When opting for artist-quality pastels, consider Sennelier as they are known for premium-grade oil pastels with a creamy texture. They are highly recommended for advanced and professional artists.
Although not oil pastels, chalk pastels are another non-toxic alternative. They offer a dustier and more delicate finish. Brands such as Caran d’Ache and Sennelier also produce artist-grade chalk pastels.
Remember to keep your preferences, budget, and skill level in mind when selecting an oil pastel brand.
With the wide range of non-toxic options available, you’re sure to find the perfect one to unleash your creativity.
Are Oil Pastels Toxic – Additional Information to Consider
As a visual artist, you should know that oil pastels are a versatile art medium, and they offer unique advantages to your creative expression.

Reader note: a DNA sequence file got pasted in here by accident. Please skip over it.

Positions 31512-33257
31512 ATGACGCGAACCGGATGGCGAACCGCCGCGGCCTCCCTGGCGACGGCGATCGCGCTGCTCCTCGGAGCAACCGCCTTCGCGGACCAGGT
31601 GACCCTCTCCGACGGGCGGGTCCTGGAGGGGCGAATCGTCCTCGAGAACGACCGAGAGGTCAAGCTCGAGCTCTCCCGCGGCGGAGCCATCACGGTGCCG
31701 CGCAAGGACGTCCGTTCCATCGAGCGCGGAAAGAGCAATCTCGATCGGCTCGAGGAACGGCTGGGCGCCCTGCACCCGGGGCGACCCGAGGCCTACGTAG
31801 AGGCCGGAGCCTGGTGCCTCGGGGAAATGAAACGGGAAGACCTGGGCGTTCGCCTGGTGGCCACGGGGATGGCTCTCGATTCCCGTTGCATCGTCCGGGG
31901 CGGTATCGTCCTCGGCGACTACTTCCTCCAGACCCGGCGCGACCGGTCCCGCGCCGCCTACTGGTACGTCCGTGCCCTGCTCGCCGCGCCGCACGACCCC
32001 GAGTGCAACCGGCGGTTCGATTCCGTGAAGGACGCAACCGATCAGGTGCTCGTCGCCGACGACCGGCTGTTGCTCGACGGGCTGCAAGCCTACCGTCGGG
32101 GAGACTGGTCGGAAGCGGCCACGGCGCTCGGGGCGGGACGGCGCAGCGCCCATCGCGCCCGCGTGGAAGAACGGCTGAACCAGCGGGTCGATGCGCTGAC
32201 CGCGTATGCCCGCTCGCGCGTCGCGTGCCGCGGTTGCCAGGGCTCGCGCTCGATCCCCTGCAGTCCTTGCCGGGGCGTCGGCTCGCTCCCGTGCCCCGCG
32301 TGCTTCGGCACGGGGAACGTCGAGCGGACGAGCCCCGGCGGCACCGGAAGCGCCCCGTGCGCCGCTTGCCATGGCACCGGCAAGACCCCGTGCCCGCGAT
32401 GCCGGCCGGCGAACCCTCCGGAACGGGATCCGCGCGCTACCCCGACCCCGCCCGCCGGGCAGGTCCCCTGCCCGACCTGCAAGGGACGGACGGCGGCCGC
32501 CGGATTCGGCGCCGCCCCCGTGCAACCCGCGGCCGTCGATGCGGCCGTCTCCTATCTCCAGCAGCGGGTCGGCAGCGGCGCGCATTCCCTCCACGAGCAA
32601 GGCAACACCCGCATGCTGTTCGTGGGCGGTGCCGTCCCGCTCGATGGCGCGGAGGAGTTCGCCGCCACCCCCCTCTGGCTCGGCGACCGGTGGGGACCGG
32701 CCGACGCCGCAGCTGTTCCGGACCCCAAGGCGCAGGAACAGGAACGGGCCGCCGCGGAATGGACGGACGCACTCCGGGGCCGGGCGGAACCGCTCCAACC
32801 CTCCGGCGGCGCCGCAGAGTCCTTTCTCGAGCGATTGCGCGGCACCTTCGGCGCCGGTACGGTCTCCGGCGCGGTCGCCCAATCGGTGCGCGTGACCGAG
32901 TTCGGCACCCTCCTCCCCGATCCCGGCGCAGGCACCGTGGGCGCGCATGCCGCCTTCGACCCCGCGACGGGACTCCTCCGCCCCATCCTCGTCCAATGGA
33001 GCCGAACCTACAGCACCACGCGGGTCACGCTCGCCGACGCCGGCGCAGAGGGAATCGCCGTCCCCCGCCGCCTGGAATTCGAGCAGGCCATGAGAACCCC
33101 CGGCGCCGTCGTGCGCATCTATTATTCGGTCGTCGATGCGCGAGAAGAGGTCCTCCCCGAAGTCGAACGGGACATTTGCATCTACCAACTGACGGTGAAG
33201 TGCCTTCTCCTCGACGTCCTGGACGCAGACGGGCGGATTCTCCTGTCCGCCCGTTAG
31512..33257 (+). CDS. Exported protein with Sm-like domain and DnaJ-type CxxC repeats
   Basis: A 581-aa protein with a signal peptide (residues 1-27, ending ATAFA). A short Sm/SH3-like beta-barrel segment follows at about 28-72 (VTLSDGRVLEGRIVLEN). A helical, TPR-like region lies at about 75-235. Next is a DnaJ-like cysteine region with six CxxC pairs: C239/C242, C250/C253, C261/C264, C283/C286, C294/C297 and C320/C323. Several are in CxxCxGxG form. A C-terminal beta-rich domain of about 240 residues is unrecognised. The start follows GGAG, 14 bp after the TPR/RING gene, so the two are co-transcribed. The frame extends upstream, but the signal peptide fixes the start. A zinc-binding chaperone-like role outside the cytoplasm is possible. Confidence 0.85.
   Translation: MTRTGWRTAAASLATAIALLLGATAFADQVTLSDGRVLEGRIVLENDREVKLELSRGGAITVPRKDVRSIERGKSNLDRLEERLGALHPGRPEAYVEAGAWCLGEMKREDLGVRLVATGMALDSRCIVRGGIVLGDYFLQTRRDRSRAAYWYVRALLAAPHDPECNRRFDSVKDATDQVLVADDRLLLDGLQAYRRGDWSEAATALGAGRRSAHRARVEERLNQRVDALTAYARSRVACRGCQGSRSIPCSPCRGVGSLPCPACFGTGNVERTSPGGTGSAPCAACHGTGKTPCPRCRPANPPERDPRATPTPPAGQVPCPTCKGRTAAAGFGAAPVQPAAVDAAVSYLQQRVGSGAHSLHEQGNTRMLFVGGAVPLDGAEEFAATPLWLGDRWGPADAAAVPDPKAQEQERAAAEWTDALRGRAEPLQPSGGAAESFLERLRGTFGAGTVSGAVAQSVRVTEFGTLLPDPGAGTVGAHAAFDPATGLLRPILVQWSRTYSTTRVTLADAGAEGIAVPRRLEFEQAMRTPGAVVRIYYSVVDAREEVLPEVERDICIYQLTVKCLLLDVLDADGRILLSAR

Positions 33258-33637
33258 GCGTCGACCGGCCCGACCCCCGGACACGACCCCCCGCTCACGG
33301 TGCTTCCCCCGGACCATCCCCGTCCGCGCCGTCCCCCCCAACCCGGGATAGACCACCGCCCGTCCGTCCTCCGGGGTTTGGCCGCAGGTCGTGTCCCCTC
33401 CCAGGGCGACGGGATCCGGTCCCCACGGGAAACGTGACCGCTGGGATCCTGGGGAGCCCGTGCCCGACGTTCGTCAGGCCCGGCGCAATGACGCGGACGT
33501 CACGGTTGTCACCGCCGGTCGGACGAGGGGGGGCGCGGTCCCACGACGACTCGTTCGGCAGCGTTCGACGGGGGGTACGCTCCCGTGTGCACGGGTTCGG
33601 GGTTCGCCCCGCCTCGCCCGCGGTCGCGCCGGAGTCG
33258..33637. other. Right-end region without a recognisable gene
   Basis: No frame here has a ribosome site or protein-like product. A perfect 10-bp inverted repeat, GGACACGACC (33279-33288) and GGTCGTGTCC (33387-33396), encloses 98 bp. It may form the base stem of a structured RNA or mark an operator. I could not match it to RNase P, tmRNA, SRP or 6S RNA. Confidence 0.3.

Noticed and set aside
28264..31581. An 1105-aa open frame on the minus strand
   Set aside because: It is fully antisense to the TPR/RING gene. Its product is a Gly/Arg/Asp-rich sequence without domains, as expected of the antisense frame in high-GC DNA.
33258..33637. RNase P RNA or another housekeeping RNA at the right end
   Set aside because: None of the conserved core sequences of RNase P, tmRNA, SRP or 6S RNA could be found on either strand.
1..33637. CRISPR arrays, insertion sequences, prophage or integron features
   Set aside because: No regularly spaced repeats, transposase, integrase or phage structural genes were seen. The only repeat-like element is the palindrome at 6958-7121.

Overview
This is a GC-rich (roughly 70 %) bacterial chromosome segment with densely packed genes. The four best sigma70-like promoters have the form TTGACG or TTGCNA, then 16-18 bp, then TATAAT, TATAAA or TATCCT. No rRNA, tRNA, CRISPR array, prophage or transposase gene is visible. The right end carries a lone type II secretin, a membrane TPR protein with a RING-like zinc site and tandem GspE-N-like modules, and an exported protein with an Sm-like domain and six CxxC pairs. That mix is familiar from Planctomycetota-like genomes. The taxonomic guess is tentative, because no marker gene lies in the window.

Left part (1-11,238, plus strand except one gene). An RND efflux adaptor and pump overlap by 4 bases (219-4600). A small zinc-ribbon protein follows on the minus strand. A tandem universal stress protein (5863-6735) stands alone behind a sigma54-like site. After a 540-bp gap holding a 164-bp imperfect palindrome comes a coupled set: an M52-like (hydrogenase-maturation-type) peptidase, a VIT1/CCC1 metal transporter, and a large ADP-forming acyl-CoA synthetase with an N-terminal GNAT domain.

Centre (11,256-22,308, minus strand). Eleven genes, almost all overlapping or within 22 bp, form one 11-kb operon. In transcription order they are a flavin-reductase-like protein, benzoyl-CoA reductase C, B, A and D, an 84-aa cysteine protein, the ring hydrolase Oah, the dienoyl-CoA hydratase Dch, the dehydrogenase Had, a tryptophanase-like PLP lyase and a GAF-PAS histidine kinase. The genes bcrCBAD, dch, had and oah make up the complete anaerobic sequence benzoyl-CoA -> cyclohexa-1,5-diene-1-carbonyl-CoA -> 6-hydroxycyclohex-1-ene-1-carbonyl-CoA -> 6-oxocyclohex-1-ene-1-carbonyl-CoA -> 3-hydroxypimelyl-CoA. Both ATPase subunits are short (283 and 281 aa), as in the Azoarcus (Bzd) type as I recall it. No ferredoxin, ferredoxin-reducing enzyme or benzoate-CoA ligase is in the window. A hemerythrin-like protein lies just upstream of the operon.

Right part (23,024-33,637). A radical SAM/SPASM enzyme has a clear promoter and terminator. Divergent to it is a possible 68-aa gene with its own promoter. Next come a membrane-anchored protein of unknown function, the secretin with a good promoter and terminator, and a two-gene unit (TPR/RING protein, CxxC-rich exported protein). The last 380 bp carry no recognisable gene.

Many professional artists use oil pastels for creating stunning landscapes, abstract art, and realistic drawings. Before using oil pastels in your next masterpiece, consider the following information.
First, let’s discuss the composition of oil pastels. Oil pastels typically contain pigments, a binder like linseed or walnut oil, and a filler such as calcium carbonate.
The linseed or walnut oil helps the pastel glide smoothly across the surface, creating beautiful effects and blending opportunities.
Oil sticks, a variation of oil pastels, have a firmer consistency and are composed of pigment and linseed oil, but without the addition of fillers.
This makes oil sticks an excellent choice when seeking different effects or thicker applications in your artwork.
Next, consider how various art supplies and pastel types may affect your art process.
For example, when using oil pastels or oil sticks, you can employ a small amount of solvent or even soluble oil pastels to blend colors and create a more oil painting-like effect.
Pan pastel and soft pastel products contain less oil and more calcium carbonate, which produces a more chalky consistency; these types of pastels may not provide the same texture or blending results as oil pastels.